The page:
Fibromyalgia may have a genetic component, as those with a family history of fibromyalgia are more likely to develop the disorder. Fibromyalgia cannot be diagnosed via blood and urine tests, imaging tests, or physical exams, although these results can rule out other conditions. Treatment is generally limited to medication and self-care. Medications can include muscle relaxants, sleep aids, pain relievers, anti-seizure drugs, and anti-depressants.
Is Fibromyalgia a Disability Under Social Security Disability Rules?
Unfortunately, while fibromyalgia is a very real disease, there is no actual disability listing for the disorder. There is, however, a ruling from the SSA that gives necessary guidance to ALJ’s and disability claims examiners when fibromyalgia is in question. As a result, while most fibromyalgia applicants were once categorially denied, this ruling has ensured that those filing for disability because of a fibromyalgia diagnosis will have a much fairer ruling.
To be successful with your fibromyalgia and disability benefits claim, your medical records must be impeccably documented and up-to-date. A comprehensive report from a rheumatologist can help confirm your fibromyalgia symptoms and having results from a trigger-point test are vital. Additionally, your prior co-workers and family members can provide statements that support your diagnosis.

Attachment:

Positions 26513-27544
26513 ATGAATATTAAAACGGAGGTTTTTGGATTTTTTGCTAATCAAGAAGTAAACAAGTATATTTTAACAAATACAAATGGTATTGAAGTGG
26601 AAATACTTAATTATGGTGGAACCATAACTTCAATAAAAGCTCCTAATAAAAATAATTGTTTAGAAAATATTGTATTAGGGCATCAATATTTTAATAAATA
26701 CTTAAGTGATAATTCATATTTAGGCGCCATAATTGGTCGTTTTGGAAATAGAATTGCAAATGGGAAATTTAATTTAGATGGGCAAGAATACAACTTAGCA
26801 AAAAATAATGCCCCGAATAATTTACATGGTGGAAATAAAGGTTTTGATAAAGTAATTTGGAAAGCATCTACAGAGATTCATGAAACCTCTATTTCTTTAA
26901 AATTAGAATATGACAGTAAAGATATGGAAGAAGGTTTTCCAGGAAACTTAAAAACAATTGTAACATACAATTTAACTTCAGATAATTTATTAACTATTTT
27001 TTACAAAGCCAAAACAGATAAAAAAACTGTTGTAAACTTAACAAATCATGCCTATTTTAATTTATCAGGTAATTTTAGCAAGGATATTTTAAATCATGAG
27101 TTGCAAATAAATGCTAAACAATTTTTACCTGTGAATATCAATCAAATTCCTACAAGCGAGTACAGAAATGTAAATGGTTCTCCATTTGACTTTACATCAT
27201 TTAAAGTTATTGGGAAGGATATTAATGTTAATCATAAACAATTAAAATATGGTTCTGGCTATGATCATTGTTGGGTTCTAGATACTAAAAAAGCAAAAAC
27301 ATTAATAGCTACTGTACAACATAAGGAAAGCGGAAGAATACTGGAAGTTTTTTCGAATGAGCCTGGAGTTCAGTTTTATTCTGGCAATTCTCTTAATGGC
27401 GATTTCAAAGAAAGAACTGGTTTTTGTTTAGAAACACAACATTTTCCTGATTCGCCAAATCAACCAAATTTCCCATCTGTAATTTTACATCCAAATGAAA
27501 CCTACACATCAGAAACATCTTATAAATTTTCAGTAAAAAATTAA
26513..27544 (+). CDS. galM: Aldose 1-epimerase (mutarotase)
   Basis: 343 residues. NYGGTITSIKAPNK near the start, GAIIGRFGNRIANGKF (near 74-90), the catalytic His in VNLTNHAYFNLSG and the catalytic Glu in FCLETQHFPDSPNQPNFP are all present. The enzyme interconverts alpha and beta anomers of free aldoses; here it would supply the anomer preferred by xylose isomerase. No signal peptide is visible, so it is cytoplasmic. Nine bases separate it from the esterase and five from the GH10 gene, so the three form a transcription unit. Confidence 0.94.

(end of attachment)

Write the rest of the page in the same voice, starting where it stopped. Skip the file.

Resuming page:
The reason fibromyalgia can be so difficult to diagnose is that its symptoms are largely subjective plus the symptoms vary significantly from person to person. As with any disorder, you must be able to prove you have a severe, medically determinable impairment and that your impairment significantly interferes with your ability to work and your day-to-day activities.
Providing Proof for Fibromyalgia and Disability Benefits
For fibromyalgia to be considered a medically determinable impairment, you must have:
- Chronic, widespread pain, particularly in the chest, back, and neck and
- A doctor must have ruled out other diseases via lab tests and x-rays, such as lupus, multiple sclerosis, and hypothyroidism.
Additionally, you must have at least one of the following:
- Non-restorative sleep
- Severe fatigue
- Irritable Bowel Syndrome
- Memory issues
- Cognitive issues
- Brain fog or “fibro” fog
- Chronic headache
- Muscle weakness
- Tender points in at least 11 of 18 tender point areas of the body
Your claims examiner will carefully review your medical records to see if they include evidence of the above, focusing on your complaints related to pain, fatigue, and cognitive difficulties, along with lab tests and trigger point testing results. Your doctor may be questioned about your ability to function with your fibromyalgia, the extent and duration of your fibromyalgia-related impairments, the treatments you have tried, and how long the doctor expects your ability to function to continue to be limited.
Getting Help with Your Fibromyalgia and Disability Benefits from Carmichael Law Group
If you suffer from fibromyalgia, you are acutely aware of how difficult day-to-day life—not to mention work—can really be. At Carmichael Law Group, we want to help you get the Social Security disability benefits you need and deserve. We have significant resources at our disposal that we will use on your behalf. When you are unable to work and make a living as a result of your fibromyalgia we will fight for your rights and for your future by helping you obtain SS disability benefits. Contact Carmichael Law Group today.